State police officials said Thursday that it will take months to determine why Adam Lanza massacred students and staff at Sandy Hook Elementary School, as investigators struggle to assess his mental state before the shootings.
In the initial hours after the killing rampage one week ago, investigators said they had uncovered "good evidence" that would provide clues into what prompted Lanza's rampage.
But since then, police officials have become more guarded, bracing the public for a lengthy investigation that will stretch well into the new year. The extended investigation means Lanza's motive may not be known before President Barack Obama make a push for new gun control regulations.
Investigators are struggling to uncover clues in the case as relatives of the victims are burying the dead, which include the shooter's mother. On Thursday afternoon, 25 relatives gathered in New Hampshire to remember Nancy Lanza, who was shot multiple times in the head by her son before he killed 26 people and then took his own life at the elementary school.
Donald Briggs, chief of the Kingston Police Department in Nancy Lanza's hometown in New Hampshire, said the family will determine at a later date where to place her cremated remains.
Adam Lanza's body remains in the custody of the Connecticut Medical Examiner's Office as officials piece together the final weeks of his life.
"At some later date, there will be information about him," Briggs said.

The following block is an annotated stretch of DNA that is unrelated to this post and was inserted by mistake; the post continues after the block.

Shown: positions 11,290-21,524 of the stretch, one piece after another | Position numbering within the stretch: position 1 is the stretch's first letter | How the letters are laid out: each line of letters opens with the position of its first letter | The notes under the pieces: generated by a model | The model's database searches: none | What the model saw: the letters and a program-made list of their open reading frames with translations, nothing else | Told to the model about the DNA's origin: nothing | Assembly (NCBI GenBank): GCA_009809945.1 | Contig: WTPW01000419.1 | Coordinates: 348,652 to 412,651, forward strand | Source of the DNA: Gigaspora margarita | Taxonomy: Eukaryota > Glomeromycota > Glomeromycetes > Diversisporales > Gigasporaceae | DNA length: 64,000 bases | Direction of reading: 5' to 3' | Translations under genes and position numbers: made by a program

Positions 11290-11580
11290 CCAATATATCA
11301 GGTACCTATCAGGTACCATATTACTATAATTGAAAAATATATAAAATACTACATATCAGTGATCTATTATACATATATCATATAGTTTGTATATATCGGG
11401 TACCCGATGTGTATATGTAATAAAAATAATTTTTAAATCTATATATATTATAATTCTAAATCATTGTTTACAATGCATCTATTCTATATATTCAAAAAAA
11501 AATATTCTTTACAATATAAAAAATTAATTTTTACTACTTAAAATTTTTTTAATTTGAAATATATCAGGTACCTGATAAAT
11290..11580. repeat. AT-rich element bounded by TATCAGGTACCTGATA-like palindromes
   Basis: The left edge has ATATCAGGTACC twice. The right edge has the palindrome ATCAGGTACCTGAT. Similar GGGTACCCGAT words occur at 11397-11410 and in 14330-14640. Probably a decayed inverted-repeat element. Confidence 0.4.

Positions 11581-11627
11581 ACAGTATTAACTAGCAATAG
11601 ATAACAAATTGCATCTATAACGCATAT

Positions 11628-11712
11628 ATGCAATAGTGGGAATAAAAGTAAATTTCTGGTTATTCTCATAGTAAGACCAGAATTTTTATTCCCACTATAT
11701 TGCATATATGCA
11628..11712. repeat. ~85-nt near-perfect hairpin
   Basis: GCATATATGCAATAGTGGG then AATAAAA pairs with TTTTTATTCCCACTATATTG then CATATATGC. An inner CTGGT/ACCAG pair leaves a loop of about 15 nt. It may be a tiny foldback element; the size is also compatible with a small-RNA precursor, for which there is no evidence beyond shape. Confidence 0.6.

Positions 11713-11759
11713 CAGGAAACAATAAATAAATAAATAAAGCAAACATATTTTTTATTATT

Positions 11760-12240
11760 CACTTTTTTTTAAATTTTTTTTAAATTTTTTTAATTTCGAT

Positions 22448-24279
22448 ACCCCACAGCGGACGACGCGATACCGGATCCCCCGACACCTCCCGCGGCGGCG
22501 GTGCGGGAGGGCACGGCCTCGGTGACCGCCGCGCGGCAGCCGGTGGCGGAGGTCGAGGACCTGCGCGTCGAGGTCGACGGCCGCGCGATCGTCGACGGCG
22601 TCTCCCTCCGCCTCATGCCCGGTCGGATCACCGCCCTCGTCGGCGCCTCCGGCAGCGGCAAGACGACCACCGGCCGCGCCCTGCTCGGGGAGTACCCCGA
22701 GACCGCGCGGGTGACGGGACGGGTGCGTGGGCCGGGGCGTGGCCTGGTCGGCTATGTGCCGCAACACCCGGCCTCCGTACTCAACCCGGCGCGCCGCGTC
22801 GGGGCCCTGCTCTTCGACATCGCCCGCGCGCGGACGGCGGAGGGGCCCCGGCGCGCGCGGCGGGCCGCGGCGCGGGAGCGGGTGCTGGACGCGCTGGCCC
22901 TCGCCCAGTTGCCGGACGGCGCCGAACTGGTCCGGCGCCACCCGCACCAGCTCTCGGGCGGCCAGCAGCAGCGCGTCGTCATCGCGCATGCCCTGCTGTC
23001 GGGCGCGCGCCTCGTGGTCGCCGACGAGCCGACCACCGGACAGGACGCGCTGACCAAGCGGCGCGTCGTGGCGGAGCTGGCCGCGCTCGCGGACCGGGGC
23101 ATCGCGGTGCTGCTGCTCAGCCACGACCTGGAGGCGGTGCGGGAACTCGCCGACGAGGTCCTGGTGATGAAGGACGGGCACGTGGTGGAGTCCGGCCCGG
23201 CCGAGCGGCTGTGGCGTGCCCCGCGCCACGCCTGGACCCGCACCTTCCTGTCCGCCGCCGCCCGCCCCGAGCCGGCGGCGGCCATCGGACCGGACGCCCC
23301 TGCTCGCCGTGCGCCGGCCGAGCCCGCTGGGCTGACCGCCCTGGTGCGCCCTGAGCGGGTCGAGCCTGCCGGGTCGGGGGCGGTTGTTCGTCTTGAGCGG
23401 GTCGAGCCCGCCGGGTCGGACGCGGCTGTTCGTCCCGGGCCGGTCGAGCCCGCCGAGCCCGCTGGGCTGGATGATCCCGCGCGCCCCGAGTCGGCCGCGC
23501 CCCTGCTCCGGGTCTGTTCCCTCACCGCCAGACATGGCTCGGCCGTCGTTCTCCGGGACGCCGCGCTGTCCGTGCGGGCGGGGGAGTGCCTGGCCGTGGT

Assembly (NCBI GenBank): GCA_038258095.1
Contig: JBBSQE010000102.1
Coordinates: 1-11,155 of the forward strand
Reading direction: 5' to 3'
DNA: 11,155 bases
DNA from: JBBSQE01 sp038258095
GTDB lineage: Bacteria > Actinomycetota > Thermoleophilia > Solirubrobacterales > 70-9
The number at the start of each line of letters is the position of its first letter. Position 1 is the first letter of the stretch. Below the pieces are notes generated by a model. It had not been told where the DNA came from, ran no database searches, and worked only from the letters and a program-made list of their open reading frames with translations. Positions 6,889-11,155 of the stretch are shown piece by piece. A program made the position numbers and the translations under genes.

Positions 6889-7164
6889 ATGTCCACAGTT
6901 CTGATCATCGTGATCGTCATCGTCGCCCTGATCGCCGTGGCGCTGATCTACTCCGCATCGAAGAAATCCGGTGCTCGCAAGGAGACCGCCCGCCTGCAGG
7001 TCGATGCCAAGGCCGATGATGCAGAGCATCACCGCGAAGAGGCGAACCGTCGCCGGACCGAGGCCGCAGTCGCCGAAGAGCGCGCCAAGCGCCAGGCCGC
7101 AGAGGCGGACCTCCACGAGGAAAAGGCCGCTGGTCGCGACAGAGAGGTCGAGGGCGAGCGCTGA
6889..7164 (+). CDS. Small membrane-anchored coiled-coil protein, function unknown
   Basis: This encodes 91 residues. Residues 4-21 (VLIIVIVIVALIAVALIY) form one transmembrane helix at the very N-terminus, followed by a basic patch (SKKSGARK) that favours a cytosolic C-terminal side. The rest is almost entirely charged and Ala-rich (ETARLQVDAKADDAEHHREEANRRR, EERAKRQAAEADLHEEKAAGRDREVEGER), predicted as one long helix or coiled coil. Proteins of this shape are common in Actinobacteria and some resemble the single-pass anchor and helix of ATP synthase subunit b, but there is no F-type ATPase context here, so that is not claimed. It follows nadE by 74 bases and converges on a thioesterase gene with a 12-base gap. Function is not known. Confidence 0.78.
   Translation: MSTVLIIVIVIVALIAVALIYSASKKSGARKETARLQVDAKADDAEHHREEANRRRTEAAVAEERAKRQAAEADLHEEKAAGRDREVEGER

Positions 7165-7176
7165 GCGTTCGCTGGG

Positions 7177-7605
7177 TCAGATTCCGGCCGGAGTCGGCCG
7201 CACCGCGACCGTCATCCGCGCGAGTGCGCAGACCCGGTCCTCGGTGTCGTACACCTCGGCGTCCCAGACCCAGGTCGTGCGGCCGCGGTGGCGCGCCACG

Investigators' initial optimism for quickly identifying a motive in the case dimmed as it became apparent that Lanza had been reclusive, leaving few witnesses who knew him well.
Police also are trying to recover information from a computer hard drive that was found smashed in the home he shared with his mother.
"We don't have any smoking gun to say this is why it occurred, at least not yet," said J. Paul Vance, a Connecticut State Police spokesman. "We are moving forward and working with our partners, and as you can assume with multiple deaths, we are looking at several months before we really have our arms wrapped around this."
Attorney General Eric Holder Jr. traveled to Newtown on Thursday to meet with first responders and law enforcement officials. Officials declined to characterize the nature of the meetings.
Holder's visit comes as the Obama administration frames its response to the Dec. 14 shootings, including pushing for new gun-control measures next year.
Before visiting Newtown, Holder attended a meeting with Vice President Joe Biden and other senior administration officials to begin developing proposals that Obama plans to submit to Congress as early as next month.
"The president is absolutely committed to keeping his promise that we will act," said Biden, who is heading the working group. He said that Obama will push for a ban on assault weapons and added, "We have to have a comprehensive way in which to respond to the mass murder of our children that we saw in Connecticut."
House Speaker John Boehner, R-Ohio, promised Thursday to "take under advisement" any suggestions to curb gun violence put forward by the Biden commission.